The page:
This one-month experiment, that we have named “Expedition La Sagra”, is almost over. Three more nights and the airplane from Granada will depart again with, I think, two happy students on board. For us at OLS this experiment was something new, but it turned out as a huge success. I am therefore sure that it was only the first one with many more to come in the near future.
Aleksandar and Stefan made good use of their stay at OLS by improving their skills in observational techniques and data reduction methods. After a short time of orientation, they worked completely independent – planning the observations, controlling all telescopes and reducing the images the next day. We hope that this knowledge will help them when they enter University life at Zurich, where they begin to study Astrophysics this fall.
For OLS it was a benefit as well. We saw in this long dark run how well certain telescope/CCD combinations work for asteroid and comet surveying and we will use this knowledge to improve the systems further. It will also influence our decisions once new hardware has to be selected for purchase, in order to extend our capabilities in Solar System work.
Up to now this July campaign has a total of 60 credited asteroid discoveries. The most interesting finding was our discovery of the Mars Trojan 2007 NS2. It is only the fourths known Mars Trojan so far and several newspapers did report about the discovery. However all of them missed the real story behind the story, i.e. the fact who discovered it.
I think it is not uninteresting to point out that this discovery was achieved practically by two 19 year old high school graduates within an educational project. And the fact that this object awaited its discovery for decades, being well observable each year, but all professional asteroid surveys failed to discover it. For me these discovery circumstances are the really big news, not just the pure fact that it was found…
Beside the Mars Trojan, a few other interesting discoveries could be achieved, even if not nearly as important. The objects designated 2007 NL2 and 2007 OU6 turned out to be new Jupiter Trojans. 2007 OU6 however needs more tracking data because our orbital calculations show that other orbital types can’t be excluded yet. To be more precise, we get a cometary orbit with very large semimajor axis and eccentricity for it, that fits the available observations better than a Jupiter Trojan solution. Only new data in the next days will tell however.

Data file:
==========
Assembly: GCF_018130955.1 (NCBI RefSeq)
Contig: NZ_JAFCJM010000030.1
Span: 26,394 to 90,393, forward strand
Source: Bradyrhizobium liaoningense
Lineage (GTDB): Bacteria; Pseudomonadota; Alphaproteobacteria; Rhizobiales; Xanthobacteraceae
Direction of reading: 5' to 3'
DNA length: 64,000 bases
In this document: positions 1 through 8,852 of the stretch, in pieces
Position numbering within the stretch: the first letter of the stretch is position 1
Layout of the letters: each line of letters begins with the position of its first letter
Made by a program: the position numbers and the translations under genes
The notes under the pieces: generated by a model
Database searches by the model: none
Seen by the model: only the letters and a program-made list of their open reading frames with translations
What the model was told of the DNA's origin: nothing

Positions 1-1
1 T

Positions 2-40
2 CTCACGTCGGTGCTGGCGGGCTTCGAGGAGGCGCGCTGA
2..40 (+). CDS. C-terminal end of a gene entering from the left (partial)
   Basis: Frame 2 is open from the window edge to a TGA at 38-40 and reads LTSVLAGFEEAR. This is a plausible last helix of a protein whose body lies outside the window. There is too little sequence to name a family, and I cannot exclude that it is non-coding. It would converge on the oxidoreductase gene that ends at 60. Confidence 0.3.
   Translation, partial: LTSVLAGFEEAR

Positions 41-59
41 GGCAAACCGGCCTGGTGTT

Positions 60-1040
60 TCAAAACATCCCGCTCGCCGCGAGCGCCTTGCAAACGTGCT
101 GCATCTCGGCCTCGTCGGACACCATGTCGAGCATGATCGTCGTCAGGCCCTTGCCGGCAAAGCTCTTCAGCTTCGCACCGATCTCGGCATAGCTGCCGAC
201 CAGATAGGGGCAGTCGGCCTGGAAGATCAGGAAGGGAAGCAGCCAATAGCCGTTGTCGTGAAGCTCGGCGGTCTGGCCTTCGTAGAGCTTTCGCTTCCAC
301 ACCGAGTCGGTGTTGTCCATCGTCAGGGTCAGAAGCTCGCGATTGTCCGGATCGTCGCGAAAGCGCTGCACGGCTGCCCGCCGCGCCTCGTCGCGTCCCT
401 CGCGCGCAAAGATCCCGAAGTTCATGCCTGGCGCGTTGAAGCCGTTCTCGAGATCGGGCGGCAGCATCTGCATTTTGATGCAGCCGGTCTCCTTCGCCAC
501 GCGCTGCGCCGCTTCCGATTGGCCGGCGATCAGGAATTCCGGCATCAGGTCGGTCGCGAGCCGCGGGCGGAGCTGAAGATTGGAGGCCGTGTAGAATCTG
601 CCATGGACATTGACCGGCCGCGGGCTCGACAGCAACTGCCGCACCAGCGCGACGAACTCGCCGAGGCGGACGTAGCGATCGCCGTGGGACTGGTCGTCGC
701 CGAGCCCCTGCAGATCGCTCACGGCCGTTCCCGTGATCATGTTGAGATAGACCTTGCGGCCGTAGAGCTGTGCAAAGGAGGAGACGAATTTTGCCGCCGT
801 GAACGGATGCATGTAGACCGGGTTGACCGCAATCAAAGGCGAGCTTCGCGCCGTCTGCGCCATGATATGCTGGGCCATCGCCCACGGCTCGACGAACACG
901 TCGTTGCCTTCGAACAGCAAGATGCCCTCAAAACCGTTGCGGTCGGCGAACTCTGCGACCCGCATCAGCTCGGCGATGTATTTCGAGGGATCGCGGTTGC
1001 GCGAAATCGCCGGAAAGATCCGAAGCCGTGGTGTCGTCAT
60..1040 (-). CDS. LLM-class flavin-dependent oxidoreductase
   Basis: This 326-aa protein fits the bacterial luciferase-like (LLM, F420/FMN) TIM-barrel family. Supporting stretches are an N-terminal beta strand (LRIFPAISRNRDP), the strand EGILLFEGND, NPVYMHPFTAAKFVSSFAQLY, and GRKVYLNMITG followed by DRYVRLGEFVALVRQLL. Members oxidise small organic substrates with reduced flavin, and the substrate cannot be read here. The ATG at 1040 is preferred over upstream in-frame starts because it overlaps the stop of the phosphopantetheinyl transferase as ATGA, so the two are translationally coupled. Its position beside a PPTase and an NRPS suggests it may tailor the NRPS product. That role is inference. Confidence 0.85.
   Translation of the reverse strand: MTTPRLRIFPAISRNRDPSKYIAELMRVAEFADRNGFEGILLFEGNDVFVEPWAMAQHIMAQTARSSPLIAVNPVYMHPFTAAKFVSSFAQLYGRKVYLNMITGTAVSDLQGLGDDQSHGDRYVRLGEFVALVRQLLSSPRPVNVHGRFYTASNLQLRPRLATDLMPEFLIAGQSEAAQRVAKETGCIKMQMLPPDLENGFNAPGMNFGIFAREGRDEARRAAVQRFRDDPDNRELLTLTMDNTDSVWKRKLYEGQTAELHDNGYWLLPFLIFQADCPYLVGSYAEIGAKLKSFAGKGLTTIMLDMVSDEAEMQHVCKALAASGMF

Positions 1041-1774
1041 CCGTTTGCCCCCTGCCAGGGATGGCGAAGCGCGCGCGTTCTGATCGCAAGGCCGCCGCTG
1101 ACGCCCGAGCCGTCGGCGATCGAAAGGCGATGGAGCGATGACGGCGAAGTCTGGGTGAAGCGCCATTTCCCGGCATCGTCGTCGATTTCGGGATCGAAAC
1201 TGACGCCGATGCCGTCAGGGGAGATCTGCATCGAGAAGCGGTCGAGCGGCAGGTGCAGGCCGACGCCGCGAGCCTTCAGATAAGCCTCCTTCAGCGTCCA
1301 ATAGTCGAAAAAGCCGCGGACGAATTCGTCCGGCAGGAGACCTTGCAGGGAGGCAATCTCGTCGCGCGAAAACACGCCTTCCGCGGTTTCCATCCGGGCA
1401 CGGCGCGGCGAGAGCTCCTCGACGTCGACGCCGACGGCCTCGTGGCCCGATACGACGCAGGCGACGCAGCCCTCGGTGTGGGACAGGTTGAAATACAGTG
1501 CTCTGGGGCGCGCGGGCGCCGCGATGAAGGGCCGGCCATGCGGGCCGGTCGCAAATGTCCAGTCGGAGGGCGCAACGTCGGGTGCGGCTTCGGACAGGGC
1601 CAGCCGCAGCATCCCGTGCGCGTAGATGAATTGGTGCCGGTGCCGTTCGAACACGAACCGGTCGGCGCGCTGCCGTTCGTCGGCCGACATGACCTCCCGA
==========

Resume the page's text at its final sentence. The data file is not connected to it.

Below I’ve added two plots that show the situation in the inner Solar System on July 14 midnight UT. The first plot shows the planets up to Mars and the four known Mars Trojans. One of them, (121514), is in the Lagrangian point (well, rather region) L4, while the other three including our 2007 NS2 are in L5.
The second plot shows the planets up to Jupiter and all its Trojans that are known so far. Two objects are marked with white circles. The one closer to Jupiter is 2007 NL2, which very certainly is a Jupiter Trojan. The other one is 2007 OU6 which is suspected to be a Jupiter Trojan as well, but which could still turn out to be a comet on a very elliptical orbit, being just by coincidence close to Jupiter’s L4 cloud at the moment. We will know more in a couple of days.
Finally I’d like to thank the entities that run OLS for supporting this educational experiment. Salvador Sanchez, director of OAM, for his vital support that made this expedition possible at all. Jose Luis Ortiz and Pablo Santos Sanz of IAA, for their organisational help before and during the expedition as well as for their visits to OLS for introducing Aleksander and Stefan to the hard- and software. Jaime Nomen and Juan Rodriguez of OAM, who helped with data reduction and follow-up observations. And last but not least I wish to thank Senor Arturo and Amancio, the owners of the Ressort Collados de La Sagra, for their hospitality. Without the great cuisine at Collados, the long stays on the mountain would be much less convenient
Beside these OLS entities, I’d like to thank Lutz D. Schmadel of the Astronomisches-RechenInstitut Heidelberg for his effort trying to find additional old precovery observations of 2007 NS2. And for allowing me to schedule my day-job at the ARI so flexible that I can “escape” to Spain and Croatia frequently for such projects
OAM Observatories and ARI-Heidelberg
Top picture (from left to right): Stefan and Aleksandar Cikota
Bottom picture (from left to right): Jaime Nomen, Reiner Stoss, Jose Luis Ortiz, Pablo Santos Sanz, Salvador Sanchez, Nicolas Morales (currently at CASLEO – Cerro Burek) and Juan Rodriguez